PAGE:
Warriors Orochi 4 (WO4) is the latest entry in the “Warriors Orochi” series from publisher Koei Tecmo for Switch/Xbox/PS4/PC. It’s a fairly standard Warriors style game at first play, jumping you right into the action with very little fanfare.
New comers to the series in particular (this humble reviewer included) may find the story a bit on the impenetrable side at first, with a cast that very rapidly fills out to over 170 playable characters and a fairly heavy leaning on the previous games plots. It does trickle the story to you in bits and pieces as well as some helpful loading screen cards, but it does lean more heavily to returning players having a bit more knowledge to really understand what’s going on. That being said, following the plot is hardly essential to a warriors game.
It deviates little from the standard “warriors” game formula, smash your way through hordes of weaker opponents often hundreds at a time on screen (a most impressive feat for the switch especially) with the goal of most missions being to eliminate key “boss” characters on each map.
Smashing together the cast of the Dynasty Warriors and Samurai Warriors, it does have to somewhat merge the abilities from the two games with DW characters retaining the Musou attack (but lacking the secondary one) and SW characters retaining their hyper attacks but losing their specials from their main game. The game does introduce a new “Magic” system based on a series of Sacred Treasures that each of the various characters have access to, some of which charge you forward on a wave, others acting as a giant lasso to round up and send enemy groups airborne.
Handily the magic system also doubles as your mount summon, letting you zip around the battlefield on horseback to get from one fight to another dishing out some occasional damage to minions but mostly just barging them out of your way. It remains a lot easier to fight on foot for the better part of the game, but some quick travel around does alleviate some of the stress of battlefield management.
You take control of a party of three characters picked out of the ever-expanding roster as you play through the story mode, with characters split into three different classes; Power, Speed, and Technique. Each has their own play style with enough variations between characters that the majority do feel unique, however, the magic system does let this down a little as there seems to be a limited array of relics and thus spells, so you will often find yourself using the same spells regardless of character choice.
Controls for the game are super simple to pick up and learn, a single button for your basic attack, one for your charge attack and one for your Musou attack with simple combinations of the first two allowing for some very flowing combos and keeping the pace of gameplay moving, you feel like a powerhouse from the very first mission with very little effort. Don’t be fooled by the simplicity though as it leads into quite a complex array of combos and juggles as you progress through the game and unlock more abilities, a “Simple to learn, hard to master” style of game if you will.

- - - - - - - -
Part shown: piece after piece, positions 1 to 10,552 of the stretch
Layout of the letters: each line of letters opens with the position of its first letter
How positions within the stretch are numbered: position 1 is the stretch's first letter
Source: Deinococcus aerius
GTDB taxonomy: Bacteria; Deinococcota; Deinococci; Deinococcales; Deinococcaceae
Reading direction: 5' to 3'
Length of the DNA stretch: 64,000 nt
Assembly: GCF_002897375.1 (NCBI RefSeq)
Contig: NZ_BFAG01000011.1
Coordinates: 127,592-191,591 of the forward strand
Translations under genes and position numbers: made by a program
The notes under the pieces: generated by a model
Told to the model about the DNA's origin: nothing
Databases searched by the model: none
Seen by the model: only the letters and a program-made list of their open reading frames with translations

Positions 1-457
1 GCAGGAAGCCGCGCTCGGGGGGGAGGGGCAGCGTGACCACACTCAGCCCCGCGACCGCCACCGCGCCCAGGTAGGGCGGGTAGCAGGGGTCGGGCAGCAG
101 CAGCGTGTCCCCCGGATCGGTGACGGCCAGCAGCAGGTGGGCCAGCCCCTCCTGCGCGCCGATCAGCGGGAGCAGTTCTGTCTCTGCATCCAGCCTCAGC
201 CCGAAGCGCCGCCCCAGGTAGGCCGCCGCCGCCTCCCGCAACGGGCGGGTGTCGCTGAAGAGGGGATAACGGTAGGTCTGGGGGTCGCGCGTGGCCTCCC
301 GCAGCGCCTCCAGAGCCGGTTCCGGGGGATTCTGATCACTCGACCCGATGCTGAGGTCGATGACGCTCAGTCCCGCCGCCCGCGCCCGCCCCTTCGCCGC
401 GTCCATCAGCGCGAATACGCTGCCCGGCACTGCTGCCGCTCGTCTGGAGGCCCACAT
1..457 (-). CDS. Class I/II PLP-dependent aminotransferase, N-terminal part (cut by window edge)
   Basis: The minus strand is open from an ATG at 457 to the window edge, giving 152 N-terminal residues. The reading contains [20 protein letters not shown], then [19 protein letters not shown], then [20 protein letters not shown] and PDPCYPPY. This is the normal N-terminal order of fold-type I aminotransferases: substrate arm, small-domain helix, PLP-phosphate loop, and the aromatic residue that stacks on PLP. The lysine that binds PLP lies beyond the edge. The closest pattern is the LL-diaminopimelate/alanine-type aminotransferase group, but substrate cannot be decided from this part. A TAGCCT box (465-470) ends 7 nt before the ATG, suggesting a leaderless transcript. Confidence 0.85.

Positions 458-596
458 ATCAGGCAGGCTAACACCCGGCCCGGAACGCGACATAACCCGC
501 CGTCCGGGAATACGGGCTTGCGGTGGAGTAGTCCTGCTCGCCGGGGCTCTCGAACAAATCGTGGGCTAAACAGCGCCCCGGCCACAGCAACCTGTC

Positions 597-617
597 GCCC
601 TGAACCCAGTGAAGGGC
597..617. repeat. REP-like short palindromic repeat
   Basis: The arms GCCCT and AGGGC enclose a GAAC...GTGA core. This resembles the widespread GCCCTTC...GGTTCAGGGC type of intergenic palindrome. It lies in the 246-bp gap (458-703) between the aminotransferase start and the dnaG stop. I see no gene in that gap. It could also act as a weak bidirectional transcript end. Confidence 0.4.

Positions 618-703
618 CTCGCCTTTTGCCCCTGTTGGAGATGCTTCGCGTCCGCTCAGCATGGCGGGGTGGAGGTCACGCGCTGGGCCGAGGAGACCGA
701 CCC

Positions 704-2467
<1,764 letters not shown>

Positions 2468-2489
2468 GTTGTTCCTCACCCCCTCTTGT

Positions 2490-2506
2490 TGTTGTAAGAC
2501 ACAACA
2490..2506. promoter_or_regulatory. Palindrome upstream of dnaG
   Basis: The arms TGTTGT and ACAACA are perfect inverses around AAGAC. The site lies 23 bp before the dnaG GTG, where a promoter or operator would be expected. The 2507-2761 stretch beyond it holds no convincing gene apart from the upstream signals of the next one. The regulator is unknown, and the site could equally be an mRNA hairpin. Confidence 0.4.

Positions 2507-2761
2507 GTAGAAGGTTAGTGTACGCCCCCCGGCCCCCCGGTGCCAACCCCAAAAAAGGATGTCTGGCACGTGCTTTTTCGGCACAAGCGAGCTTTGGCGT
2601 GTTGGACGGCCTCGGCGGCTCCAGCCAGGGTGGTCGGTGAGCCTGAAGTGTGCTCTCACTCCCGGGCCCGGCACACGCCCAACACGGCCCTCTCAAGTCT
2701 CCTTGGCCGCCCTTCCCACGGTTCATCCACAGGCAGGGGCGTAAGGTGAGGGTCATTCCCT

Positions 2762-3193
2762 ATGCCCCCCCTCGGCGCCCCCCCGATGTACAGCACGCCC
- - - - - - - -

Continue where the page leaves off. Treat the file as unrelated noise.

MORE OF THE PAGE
Playing through the game on standard difficulty gives you a decent enough challenge without having to spend too much time grinding to keep characters sufficiently powerful but as the roster expands it can get a lot tricker to keep track of who’s who and at what level. The game does have a quick party type assembly that automatically fills your party with the three characters that would be present for what could be called the “canon” version of the mission, but you aren’t restricted to using just the three it suggests, you are free to play with whomever you’ve unlocked so far.
Despite the enormous roster, character management is surprisingly easy to do, as each character’s inventory is unique to them. You don’t need to wade through pages and pages of gear trying to find the one weapon for that one character. The same goes for applying skill points earned through the match.
The game does try and keep items collected from battle unique to whomever you happen to have in party with only the occasional rare item for other characters popping up, further streamlining item management just a bit.
The downside to all of this is it is very easy to have three characters in particular well above the story level and a host of others left languishing at level one which can leave you in a bit of a lurch and needing to go back and grind out some gear/xp for when you find yourself suddenly in need of said low level character.
Graphically the game holds up surprisingly well on the Switch both docked and in hand held mode. Despite the obvious processing power difference, it still manages to cram hundreds of enemies on screen at a time. If you start getting heavy on the spells and specials as well as having a boss or two around then the game can chug a little bit, compensation for this seems to occur by dropping out some of the generic mobs so you will sometimes find the battlefield weirdly empty. At least until you flick the camera around and it loads in some more. That being said, it wasn’t anything near bad enough to stop me playing or enjoying the game at all.